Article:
Editorial: ‘We Are Tired of Telling Our Stories’
“We are tired telling our stories,” said young Cyrus Yormie, a survivor of the Lutheran Church Massacre who was just 5 years old at the time of the massacre of over 400 Liberians, mostly ethnic Nimbaians in the Lutheran Church on Tubman Boulevard Sinkor, on July 29, 1990.
Various accounts have been given of the massacre and those believed to have been perpetrators of that gruesome act. Some survivors told TRC investigators that they saw President Doe with other top officials, one of who was identified as Moses Thomas, then commander of the Special Anti-Terrorist Unit (SATU), all of who were reported to be physically present at the Lutheran Church on the night of the massacre.
Others however disagree with some of those details. One such individual, a Captain (name withheld) in the Special Security Service at the time has told this newspaper that at that time, President Doe was not really in charge of things, else, his personal assistant and Assistant Minister for Special Services, Johnny Kpor, an ethnic Nimbaian as well as Doris Toweh, acclaimed wife of Bai Gbala and mother of his children, would not have been killed.
The former Captain said at the time, the lives of non-Krahn soldiers and security personnel who remained loyal were always under threat. He cited the name of Nyonblu Tailey whose men he claims was directly responsible for the summary execution of many soldiers and civilians including senior citizen Georgia Coleman, Archie Greene, John Bright and others, all residents of Sinkor.
Many other security officers and soldiers were summarily executed on suspicion of links to rebel forces. According to him, this caused a large number of security officers and soldiers to defect to the rebel INPFL forces of Prince Johnson. Further, he said, by then Doe was a virtual prisoner hardly venturing away from his protected Executive Mansion enclave.
Initially, officials and supporters of the Doe government, especially the Krahn dominated AFL high command, had denied involvement, claiming that attacking rebel forces had sneaked behind their lines to commit the massacre.
However a ranking officer of the AFL Major Boi Bloju Boi (deceased) when appearing before the TRC, admitted that the Lutheran Church was behind their lines of control.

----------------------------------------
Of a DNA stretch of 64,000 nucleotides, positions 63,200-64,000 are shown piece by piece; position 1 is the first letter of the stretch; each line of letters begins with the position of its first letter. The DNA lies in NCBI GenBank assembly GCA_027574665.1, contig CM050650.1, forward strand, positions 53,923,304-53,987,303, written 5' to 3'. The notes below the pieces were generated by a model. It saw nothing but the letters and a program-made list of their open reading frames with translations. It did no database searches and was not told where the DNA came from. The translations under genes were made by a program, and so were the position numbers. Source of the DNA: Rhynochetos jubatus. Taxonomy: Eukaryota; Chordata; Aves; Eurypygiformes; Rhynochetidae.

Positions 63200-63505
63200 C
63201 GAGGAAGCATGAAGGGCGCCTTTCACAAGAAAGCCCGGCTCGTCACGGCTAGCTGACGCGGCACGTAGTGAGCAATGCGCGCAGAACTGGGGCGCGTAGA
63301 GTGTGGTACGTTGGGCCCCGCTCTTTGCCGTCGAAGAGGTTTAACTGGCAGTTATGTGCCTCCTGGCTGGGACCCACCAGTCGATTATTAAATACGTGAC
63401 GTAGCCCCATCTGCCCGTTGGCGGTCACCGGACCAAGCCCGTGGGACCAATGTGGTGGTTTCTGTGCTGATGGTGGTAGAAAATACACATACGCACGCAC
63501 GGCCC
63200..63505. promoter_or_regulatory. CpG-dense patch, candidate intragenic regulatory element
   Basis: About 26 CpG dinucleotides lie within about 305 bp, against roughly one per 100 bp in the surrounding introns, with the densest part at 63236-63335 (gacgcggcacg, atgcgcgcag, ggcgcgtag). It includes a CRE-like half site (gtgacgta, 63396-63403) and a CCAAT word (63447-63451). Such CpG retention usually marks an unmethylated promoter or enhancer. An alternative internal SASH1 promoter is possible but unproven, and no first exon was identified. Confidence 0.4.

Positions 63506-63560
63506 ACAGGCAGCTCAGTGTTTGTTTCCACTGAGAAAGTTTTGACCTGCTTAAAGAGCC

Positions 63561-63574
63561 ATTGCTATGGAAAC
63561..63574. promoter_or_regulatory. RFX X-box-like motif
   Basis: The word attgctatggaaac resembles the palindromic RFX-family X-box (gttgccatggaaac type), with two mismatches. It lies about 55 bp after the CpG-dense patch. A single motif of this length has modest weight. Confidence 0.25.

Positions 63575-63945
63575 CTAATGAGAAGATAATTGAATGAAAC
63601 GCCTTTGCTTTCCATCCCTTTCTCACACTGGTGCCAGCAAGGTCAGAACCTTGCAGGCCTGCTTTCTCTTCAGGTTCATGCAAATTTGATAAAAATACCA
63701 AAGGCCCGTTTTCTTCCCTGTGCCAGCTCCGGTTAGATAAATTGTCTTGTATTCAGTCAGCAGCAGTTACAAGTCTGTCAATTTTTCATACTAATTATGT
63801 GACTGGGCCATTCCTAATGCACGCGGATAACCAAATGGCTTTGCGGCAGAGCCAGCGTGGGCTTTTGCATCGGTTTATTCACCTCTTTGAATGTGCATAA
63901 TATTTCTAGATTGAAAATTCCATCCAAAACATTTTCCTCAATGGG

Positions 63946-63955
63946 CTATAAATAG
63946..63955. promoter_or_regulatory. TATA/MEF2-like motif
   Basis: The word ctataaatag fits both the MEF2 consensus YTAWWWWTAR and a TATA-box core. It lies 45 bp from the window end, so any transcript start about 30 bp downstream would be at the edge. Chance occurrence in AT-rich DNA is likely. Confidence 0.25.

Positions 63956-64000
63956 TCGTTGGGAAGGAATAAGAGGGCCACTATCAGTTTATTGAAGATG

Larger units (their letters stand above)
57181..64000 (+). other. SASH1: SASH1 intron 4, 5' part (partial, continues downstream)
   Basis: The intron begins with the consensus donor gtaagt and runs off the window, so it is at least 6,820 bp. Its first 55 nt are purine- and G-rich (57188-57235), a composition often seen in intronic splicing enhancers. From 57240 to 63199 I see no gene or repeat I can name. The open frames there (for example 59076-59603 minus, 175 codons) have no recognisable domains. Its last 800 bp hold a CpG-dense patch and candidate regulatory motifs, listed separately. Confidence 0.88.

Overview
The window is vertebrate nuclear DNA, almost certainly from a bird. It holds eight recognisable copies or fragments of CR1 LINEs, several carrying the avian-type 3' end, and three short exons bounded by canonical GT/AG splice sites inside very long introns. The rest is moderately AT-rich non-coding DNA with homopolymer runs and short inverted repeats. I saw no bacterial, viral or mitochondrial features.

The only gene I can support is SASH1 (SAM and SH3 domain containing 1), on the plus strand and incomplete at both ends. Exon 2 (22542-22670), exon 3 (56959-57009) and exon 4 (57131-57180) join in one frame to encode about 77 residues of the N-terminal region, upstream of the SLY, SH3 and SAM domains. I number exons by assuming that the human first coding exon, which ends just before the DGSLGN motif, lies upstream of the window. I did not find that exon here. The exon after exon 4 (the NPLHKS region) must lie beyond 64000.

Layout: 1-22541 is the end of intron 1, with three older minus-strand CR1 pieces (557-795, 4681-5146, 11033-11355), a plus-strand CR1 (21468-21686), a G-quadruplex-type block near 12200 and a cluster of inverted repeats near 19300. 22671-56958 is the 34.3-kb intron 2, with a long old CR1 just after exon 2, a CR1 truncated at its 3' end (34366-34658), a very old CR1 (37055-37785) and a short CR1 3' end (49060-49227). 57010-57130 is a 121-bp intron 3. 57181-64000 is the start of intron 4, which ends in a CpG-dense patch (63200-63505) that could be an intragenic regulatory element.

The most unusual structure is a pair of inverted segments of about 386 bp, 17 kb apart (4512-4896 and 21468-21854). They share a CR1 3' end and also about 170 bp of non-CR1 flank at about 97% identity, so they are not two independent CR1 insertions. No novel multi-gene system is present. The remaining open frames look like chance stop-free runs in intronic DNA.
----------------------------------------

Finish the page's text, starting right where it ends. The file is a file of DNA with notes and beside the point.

According to him their area of control at the time stretched from the James Spriggs Payne Airport to Benson Street including the Capitol Bypass area and Rock Spring Valley and it was under the command and control of Major Jackson E. Doe a very close relative of President Doe.
Doe who, according to informed sources was a member of the Death Squad, is said to have strongly resembled his cousin Samuel K. Doe. They sported similar hair styles and, according to the former security captain, he could have easily been mistaken for Doe.
Whatever the case, no one has yet been brought to trial for the massacre. Although attempts were made in the United States, according to sources, to bring such charges against former SATU commander, Moses Thomas, he left the US, according to sources, and is now back in Liberia.
But the Lutheran Church massacre was just one of several massacres committed in Liberia during the course of the Liberian civil war for which there has been no accountability.
The Barkedu, Kpolokpala, Sinje, Bloh Town, Wrobone Town and the Maher Bridge massacres, are but a few called to mind.
It is indeed sad that an entire generation of our children have little or no idea of the horrors occupants of the Lutheran Church experienced on that fateful night of July 29, 1990.
Their burial ground by all accounts should more befittingly be a hallowed spot where Liberian children can be reminded of the horrors of the past. And the very idea that kids romp about the place daily, unaware that beneath their feet lie the remains of hundreds whose lives were brutally cut short by evil men while seeking refuge in a house of worship to God, is unsettling.
It is even sadder that since then no government, including that of NOBEL prize winner Ellen Johnson Sirleaf, has tendered an apology of any kind to the Liberian people for having failed to respect, protect, uphold and defend the human rights of the Liberian people. The failure to have individuals account for their past actions has only served to further deepen the culture of impunity.
Thus it was by no means surprising that members of the CDC-CoP launched a violent, brutal and bloody attack on a peaceful assembly of UL student protesters right across the street from the front entrance of the United States Embassy.
The CDC-COP act was an intimidation intended to send a message to the political opposition that the armed might of CDC militants is prepared to go to the wire in order to stamp out any form of political opposition to the CDC as the country heads to the polls in 2023.
It is as if the country is slowly being dragged into conflict once again by individuals who apparently have not been informed by the experience of history. As massacre survivor Cyrus Yormie aptly put it, they are tired of telling their stories.
As direct victims, they bear and carry the scars of the civil war and lasting but bitter memories in their hearts of the pain, suffering and sense of loss and abandonment they feel.
They were ignored by the previous government led by an individual who played a key and leading role in organizing and unleashing what turned out to be a 14-year bloody civil war. Whatever hopes victims may have held or placed in the succeeding government of President George Weah for redress have apparently fizzled out.
But lest we forget, those who forget the past are bound to repeat it with devastating consequences. Those that have ears to hear, let them hear this: They/We Are Tired of Telling Our Stories!